How Copper Banking Works

Cooper keeps teen banking as simple as possible.

When you open a Copper account as a parent, you can open linked accounts for up to five teens. Each subaccount that’s linked to your account comes with a Copper Mastercard debit card.

This is what teens can use to make purchases or withdraw cash at the ATM.

Copper isn’t like a regular checking account. There are no checks, for example. And since there are no branches, you can’t deposit cash directly into a Copper account.

If you want to add cash to a Copper account, you can:

  • Schedule an ACH transfer from a linked bank account.
  • Deposit money from a linked bank account using your debit card.
  • Reload money at a GreenDot retailer.

Copper does have some limits on how much you can deposit and what teens can spend.

Here are the current limits:

  • $500 Daily load limit into your Copper account for debit card funding or ACH.
  • $2,000 Monthly load limit into your Copper account for debit card funding or ACH.
  • $2,000 daily spending limit.

If you’re adding money to a Copper account from a linked bank account it can take three to five business days to post. Debit card deposits are instant but you’ll pay a small fee for those transfers.

Getting Set Up

Teens under 18 need a parent to open a Copper account. But getting started is easy.

If you’re a parent, you can go to the Copper website and enter your phone number. This allows Copper to send you a download link for the app.

From there, you can provide the necessary details to open an account. That includes:

  • Your name.
  • Address.
  • Phone number and email.
  • Social Security number.

You’ll also need to tell Copper who you’re opening an account for. Remember, you can create accounts for up to five teens.

Each teen you’re opening a Copper account for needs a cellphone number. This is required so Copper can send the invite link to download the app. You can’t open accounts at Copper with a landline number at this time.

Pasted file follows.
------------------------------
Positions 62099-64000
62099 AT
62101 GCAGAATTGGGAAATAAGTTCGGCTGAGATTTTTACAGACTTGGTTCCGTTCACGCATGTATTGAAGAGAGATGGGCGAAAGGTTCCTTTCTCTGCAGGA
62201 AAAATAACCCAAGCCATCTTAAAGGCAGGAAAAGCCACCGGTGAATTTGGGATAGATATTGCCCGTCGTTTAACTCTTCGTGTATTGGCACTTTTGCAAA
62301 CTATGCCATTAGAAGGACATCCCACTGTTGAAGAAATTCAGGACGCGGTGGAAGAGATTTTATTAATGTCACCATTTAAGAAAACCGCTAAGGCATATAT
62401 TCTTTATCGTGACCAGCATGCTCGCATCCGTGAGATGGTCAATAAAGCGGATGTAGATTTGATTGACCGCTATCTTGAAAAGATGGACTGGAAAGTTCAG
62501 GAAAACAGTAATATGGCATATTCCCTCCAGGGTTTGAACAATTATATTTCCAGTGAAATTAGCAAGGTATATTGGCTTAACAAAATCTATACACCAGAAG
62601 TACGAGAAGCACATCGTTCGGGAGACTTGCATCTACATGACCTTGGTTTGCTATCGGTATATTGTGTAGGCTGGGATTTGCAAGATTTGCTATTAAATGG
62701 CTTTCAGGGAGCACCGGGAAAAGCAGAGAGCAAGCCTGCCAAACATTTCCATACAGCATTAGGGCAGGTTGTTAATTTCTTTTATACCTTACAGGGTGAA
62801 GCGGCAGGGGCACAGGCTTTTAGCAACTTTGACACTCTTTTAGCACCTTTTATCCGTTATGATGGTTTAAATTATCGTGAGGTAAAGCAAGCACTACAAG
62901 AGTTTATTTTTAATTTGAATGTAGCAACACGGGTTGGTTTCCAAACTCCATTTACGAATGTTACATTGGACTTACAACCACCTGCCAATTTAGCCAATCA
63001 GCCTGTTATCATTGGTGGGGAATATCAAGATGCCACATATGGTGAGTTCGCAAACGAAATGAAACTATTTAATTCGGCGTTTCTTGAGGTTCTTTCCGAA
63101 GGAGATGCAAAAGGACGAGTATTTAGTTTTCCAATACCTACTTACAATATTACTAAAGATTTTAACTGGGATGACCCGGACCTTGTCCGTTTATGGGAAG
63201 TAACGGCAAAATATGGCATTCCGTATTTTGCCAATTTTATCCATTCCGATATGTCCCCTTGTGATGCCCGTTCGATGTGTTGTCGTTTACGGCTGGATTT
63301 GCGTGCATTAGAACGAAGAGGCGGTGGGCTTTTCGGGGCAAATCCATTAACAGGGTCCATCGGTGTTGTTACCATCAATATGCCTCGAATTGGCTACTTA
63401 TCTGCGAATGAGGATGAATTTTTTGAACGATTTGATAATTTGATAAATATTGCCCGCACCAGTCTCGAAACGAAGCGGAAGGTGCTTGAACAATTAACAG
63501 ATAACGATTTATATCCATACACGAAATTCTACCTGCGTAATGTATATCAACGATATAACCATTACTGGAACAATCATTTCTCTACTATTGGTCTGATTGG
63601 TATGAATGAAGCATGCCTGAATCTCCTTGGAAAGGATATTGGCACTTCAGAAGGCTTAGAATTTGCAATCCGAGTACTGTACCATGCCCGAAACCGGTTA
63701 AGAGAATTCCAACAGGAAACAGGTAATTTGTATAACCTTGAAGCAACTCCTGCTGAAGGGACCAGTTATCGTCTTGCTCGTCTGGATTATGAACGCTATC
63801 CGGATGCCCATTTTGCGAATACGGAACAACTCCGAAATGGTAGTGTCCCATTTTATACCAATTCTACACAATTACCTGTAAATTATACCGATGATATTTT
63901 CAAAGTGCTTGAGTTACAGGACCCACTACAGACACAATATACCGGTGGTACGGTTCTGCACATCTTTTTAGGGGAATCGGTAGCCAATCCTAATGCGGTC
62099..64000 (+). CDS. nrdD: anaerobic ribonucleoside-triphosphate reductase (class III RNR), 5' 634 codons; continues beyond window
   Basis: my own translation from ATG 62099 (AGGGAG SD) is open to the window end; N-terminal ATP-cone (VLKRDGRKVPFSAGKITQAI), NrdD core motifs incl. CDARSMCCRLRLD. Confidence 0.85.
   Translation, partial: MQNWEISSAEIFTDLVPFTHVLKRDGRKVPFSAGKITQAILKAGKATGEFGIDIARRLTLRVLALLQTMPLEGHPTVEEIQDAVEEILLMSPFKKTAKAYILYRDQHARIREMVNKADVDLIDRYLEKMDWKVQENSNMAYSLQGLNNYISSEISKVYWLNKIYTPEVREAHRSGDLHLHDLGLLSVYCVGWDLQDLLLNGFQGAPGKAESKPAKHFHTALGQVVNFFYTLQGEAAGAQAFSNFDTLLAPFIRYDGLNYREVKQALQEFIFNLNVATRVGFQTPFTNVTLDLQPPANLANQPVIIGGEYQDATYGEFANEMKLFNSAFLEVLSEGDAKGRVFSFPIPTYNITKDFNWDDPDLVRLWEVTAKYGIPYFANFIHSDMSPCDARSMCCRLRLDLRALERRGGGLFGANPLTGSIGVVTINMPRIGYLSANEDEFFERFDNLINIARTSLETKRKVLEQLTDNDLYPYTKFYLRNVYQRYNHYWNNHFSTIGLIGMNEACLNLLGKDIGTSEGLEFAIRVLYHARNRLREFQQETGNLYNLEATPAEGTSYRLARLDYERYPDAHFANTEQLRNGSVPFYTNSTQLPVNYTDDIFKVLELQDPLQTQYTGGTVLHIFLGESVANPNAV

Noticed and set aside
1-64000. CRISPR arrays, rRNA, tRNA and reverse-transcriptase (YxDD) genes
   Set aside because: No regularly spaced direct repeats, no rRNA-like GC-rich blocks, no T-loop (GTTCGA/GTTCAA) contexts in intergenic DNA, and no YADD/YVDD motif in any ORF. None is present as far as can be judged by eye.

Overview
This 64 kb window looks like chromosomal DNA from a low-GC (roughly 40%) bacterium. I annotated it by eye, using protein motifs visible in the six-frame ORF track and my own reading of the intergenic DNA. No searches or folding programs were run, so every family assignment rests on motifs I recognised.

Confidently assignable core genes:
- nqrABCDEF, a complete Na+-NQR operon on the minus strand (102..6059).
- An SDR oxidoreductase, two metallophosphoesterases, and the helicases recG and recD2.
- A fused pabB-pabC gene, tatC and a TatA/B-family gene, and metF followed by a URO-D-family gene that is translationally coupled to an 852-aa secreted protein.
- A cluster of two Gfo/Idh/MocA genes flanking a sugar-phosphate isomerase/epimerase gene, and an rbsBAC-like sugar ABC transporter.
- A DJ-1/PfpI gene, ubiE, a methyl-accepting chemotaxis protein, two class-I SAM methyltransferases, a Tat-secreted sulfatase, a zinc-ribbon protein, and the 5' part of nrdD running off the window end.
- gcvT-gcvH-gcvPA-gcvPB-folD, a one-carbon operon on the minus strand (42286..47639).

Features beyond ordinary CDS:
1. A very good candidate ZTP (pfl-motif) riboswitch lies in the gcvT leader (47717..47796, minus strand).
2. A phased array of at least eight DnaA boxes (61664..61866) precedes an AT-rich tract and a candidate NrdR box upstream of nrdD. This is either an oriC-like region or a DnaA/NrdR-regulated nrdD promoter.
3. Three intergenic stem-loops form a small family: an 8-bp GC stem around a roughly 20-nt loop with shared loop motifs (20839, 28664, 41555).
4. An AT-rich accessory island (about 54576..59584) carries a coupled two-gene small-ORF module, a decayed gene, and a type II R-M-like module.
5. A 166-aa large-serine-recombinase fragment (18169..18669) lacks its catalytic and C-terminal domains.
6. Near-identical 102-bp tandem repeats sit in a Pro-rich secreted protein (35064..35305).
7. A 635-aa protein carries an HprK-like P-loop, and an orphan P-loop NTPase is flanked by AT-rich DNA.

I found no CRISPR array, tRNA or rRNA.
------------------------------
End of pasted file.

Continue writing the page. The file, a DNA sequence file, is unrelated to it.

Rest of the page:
Copper uses your Social Security number to verify your identity. There are no credit checks.

Once your parent account and teen accounts are approved, Copper will ship debit cards for teen accounts. Parents don’t get a debit card with Copper since it’s meant to be teen banking. The debit cards can take seven to 10 business days to arrive. But teens have access to a virtual card that can be used immediately through the Copper app.

Rating the Features

This Copper review wouldn’t be complete without taking a closer look at some of the highlights. If you’re on the fence about whether Copper could be a good fit for your family, these talking points can help you decide.

User Experience

In terms of user experience, getting started with Copper is easy. Once you enter your phone number on the website, Copper sends your invite link almost instantly. From there, you can download the app.

Once you’ve downloaded the app, you’ll need to enter your phone number, a verification code, your name, date of birth, and email. Then you can open a Copper account, which takes about a minute to do. The app is easy to navigate, as is the Copper website. If you have questions about how Copper works, there’s an in-depth FAQ section where you can get answers.

Goal Setting

Getting teens into a savings habit is a good thing, whether they get an allowance or they’re earning money on their own. The Copper app makes it easy for teens to set up and fund different savings goals.